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86CIVIL WAR HISTORY leading role in the United States Senate throughout the 1 850s and his activities as Confederate envoy to England, the most important post in his country's diplomatic corps.Young provides evidence that wartime diplomatic pressures eventually won out over commitments to slavery and restricted federal power, though he does not frame the issue in these terms. More sustained attention to the Confederacy's willingness to pursue emancipation as a national emergency measure might have brought out the tensions between these three themes and have demonstrated their interaction under one set of desperate circumstances. Young's portrait implies that Mason is worth investigation on his own terms, and not merely because of the series of well-known episodes with which he is popularly associated. This is important, especially since a second Mason biography is very unlikely in the near future. Instead of arguing for his relevance, however, the book concludes that Mason was an "anachronism," an assessment that isolates him from those contexts that established his importance to contemporaries and defined his significance to later generations. Portraying him as a throw-back to earlier days ofVirginia's dominance may apply with some validity to his values and commitments. It leaves one wondering, however, whether championing traditional principles made him more or less effective in successively confronting the most pressing issues of mid-century American politics. This fair-minded overview of one man's life thus leaves some important questions unanswered, especially those that might have explained how Mason interacted with the true leading actors on which he shared the stage. Robert Bonner University of Southern Maine This Wilderness ofWar: The Civil War Letters ofGeorge W Squier, Hoosier Volunteer . Edited by Julie A. Doyle, John David Smith, and Richard M. McMurry. (Knoxville: University of Tennessee Press, 1998. Pp. xxx, 130. $30.00.) Here is another published collection Civil War letters, but to dismissively note the appearance of still another volume in this familiar genre would be unwise. After all, the value of such letters much depends on the reader's needs. What for a military historian might be valuable tactical detail will seem like minutiae to a social historian; useful tidbits on common soldier life may seem trivial for anyone interested in the war's larger themes. Yet the publication of additional primary material is always welcome, and happily, this group of letters written by an Indiana soldier to his wife has something for nearly everyone. George W. Squier enlisted as a corporal (later promoted to lieutenant) in the 44th Indiana. He soon contracted typhoid fever, missed the fighting at Fort Donelson, but recovered for the bloodbath at Shiloh. His regiment was also heavily engaged at Stone's River and less so at Chickamauga and Missionary Ridge. Becoming a veteran volunteer regiment in December 1863, these Hoosiers performed garrison duty around Chattanooga for the remainder of the war. BOOK REVIEWS87 Squier's letters contain the usual laments about mail service, high prices, loneliness, and boredom, but they also have nice individual touches. He does not shy away from dealing with the carnage of battle and wryly refers to the regimental surgeon as "Instent death" (6). Although Squier claims "we are not allowed to write the particulars about battle," his own letters belie this assertion . The lengthy report on Shiloh and his superb account of Stone's River nicely combine vivid detail with sensitive reflection. His candor is refreshing. At Stone's River, for example, he notes that the 44th ran and even admits stripping some of the Rebel dead. For students of nineteenth-century political culture, Squier presents the paradox of a man with limited education—at least in spelling—who nevertheless was keenly interested in public questions. He was an ardent abolitionist with a great reverence for the Constitution. A deeply religious man who claimed to be one of only four in his company to abjure swearing. Squier saw an intimate connection between God's will and the Republic's fate. For him, the Confederacy represented rebellion against the creator as well as against the government . Paying close attention to the election of 1864, he railed against George B. McClellan and Copperheads and saw Abraham Lincoln as...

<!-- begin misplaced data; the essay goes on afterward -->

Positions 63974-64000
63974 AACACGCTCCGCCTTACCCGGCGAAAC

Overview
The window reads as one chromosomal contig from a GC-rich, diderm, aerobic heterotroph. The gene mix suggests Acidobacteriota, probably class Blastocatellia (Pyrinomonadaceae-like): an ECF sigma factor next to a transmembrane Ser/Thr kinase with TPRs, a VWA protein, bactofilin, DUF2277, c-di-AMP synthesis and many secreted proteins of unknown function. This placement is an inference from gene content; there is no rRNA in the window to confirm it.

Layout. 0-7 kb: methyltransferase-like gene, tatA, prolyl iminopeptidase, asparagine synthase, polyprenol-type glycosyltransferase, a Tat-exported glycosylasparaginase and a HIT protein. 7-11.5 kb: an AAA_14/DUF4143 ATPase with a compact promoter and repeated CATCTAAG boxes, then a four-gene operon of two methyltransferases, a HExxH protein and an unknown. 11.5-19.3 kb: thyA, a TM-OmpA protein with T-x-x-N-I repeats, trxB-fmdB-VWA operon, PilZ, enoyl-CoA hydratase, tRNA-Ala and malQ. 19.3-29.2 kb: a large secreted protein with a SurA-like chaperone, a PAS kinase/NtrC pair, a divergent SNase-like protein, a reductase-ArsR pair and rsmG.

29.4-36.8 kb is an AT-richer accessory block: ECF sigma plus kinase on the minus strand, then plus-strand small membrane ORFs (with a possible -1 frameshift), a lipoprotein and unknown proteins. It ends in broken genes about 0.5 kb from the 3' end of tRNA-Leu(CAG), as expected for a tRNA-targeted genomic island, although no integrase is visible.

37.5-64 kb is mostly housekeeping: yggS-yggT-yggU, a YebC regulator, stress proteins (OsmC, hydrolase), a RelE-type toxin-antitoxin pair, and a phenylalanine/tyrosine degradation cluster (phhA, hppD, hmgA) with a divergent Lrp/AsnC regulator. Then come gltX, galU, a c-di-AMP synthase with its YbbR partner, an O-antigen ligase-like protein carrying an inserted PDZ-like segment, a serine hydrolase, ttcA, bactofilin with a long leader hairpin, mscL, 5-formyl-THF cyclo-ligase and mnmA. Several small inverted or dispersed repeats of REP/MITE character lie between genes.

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Additional Information

ISSN
1533-6271
Print ISSN
0009-8078
Pages
pp. 86-87
Launched on MUSE
2012-01-04
Open Access
No
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